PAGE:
Sub. HB 142 bill would impose no new restrictions or duties on license holders. Someone following the law today would clearly be in compliance under the proposed changes. But most people charged for violating the current law would not be charged under the proposed changes. These are important changes for every CHL holder.

For people who are charged / convicted, there are important improvements for them, including:

  • Eliminate the first degree misdemeanor penalty and replace it with a minor misdemeanor penalty.
  • Eliminate the threat of up to 6 months jail time.
  • Eliminate the threat of $1,000 fine and replace it with a fine capped at $25.
  • Eliminate the one-year suspension of a person's CHL.

Simply put, it will eliminate most of the violations for failure to notify, reduce the fine by 97.5%, and eliminate the possibility of jail time for those few who are charged. No matter what the facts of the case, the possibility of facing jail time is stressful. Eliminating that threat is critical to anyone charged under this law.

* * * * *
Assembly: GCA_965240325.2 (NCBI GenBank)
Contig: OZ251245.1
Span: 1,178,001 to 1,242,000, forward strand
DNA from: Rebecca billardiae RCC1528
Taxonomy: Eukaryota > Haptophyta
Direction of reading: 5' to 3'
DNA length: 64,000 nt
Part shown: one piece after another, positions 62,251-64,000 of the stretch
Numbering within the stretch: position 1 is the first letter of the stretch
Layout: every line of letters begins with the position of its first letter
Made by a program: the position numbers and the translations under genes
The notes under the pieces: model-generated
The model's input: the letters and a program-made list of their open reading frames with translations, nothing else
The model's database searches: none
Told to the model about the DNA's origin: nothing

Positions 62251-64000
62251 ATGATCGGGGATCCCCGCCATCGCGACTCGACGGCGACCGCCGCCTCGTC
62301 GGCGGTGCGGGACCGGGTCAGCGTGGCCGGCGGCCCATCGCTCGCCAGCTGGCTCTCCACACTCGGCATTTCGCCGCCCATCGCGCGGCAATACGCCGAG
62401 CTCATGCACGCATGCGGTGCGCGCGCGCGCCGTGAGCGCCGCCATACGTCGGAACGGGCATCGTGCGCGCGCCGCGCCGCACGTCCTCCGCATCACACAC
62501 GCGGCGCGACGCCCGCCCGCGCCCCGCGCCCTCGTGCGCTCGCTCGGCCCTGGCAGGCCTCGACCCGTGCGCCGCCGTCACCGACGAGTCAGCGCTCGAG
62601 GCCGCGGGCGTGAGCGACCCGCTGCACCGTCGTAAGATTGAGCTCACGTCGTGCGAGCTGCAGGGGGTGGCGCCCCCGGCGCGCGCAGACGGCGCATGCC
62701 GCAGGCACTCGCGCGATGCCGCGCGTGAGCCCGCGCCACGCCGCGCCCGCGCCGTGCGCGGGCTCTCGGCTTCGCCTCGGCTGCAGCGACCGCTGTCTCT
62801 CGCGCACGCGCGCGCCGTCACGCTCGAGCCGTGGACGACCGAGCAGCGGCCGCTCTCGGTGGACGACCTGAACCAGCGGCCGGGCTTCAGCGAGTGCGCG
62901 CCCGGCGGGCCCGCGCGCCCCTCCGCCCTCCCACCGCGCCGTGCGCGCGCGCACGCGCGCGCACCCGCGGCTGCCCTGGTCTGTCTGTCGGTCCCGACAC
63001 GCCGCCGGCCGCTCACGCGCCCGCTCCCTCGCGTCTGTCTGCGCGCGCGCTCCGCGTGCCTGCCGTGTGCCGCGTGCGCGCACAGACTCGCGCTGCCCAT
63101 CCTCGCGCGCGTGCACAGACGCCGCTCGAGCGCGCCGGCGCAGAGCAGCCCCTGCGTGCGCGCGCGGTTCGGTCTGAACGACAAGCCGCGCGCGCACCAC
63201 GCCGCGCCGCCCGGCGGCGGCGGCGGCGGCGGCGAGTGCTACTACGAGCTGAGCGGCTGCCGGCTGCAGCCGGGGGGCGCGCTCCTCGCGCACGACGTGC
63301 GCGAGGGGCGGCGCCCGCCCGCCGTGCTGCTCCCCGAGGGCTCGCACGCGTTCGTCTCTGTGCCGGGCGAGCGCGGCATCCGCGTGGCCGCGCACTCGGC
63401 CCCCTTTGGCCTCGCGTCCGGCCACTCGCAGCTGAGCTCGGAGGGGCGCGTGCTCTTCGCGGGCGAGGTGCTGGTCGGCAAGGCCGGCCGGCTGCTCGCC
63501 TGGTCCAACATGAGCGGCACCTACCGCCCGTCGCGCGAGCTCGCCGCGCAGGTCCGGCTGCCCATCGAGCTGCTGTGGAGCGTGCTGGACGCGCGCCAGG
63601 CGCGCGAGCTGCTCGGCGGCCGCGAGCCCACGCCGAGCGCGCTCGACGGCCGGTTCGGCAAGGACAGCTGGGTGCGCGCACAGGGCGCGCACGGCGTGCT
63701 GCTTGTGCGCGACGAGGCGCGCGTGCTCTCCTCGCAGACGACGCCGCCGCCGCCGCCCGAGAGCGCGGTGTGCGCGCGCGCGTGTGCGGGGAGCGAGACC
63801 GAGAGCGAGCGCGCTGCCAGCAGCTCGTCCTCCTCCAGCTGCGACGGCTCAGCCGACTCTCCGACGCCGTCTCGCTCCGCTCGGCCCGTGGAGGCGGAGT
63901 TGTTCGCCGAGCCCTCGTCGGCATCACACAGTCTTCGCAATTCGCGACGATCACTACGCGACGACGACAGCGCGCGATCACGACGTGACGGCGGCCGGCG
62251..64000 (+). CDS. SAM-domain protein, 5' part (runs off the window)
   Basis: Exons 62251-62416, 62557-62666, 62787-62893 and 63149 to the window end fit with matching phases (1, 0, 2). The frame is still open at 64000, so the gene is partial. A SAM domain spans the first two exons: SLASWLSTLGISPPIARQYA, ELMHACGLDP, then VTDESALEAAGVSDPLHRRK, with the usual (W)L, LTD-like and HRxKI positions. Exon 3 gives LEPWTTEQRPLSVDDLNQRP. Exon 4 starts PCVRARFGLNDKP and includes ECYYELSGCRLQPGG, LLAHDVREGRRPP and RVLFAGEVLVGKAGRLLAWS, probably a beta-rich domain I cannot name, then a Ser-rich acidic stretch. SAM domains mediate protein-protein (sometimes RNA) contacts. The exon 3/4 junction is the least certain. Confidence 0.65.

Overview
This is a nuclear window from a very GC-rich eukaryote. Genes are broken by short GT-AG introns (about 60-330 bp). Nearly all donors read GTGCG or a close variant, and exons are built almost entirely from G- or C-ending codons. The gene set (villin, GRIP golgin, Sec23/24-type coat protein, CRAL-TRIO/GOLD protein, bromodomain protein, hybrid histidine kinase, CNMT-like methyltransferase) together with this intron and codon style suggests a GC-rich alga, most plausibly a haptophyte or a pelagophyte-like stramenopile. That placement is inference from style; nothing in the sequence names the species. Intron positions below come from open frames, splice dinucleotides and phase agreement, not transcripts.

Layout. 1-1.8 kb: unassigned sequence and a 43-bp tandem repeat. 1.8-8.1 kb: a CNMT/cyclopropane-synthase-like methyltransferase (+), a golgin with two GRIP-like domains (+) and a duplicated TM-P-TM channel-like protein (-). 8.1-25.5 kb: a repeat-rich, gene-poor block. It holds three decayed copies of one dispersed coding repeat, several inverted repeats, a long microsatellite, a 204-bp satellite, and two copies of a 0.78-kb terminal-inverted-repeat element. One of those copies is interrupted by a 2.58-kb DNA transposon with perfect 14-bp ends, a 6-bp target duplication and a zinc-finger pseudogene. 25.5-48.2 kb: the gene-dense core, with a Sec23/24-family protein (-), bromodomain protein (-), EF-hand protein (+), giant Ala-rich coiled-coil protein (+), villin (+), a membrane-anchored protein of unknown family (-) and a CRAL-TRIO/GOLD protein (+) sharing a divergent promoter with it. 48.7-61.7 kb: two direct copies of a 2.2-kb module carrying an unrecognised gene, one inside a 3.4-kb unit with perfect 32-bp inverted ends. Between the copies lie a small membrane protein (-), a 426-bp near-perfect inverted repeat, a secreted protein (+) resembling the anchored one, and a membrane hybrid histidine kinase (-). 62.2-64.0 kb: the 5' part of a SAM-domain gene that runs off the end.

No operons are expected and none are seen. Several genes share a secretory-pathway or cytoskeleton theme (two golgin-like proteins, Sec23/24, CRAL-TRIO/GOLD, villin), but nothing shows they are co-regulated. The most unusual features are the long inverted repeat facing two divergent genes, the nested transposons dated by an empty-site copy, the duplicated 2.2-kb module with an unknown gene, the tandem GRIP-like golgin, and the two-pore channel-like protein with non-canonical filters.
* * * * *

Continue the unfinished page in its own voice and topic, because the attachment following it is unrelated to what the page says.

Lastly, there seems to be great confusion over the "duty to notify" police. While it is true that many states do not place the burden on the license holder, that does not mean they are exempt from notification. Most states require license holders to notify police "on demand" or "when asked." When an officer asks, "Do you have CHL?" or "Do you have any weapons on your person or in the car?" there is a duty to inform. In Ohio, under Sub. HB 142, the trigger would be the LEO asking for your ID or driver's license.

In our opinion, that difference is more than offset by the improvements for all CHL-holders contained in Sub. HB 142, especially knowing that the bill is not headed to the Governor to be signed into law, but (hopefully) headed to the Senate where it will undergo more consideration and possible changes.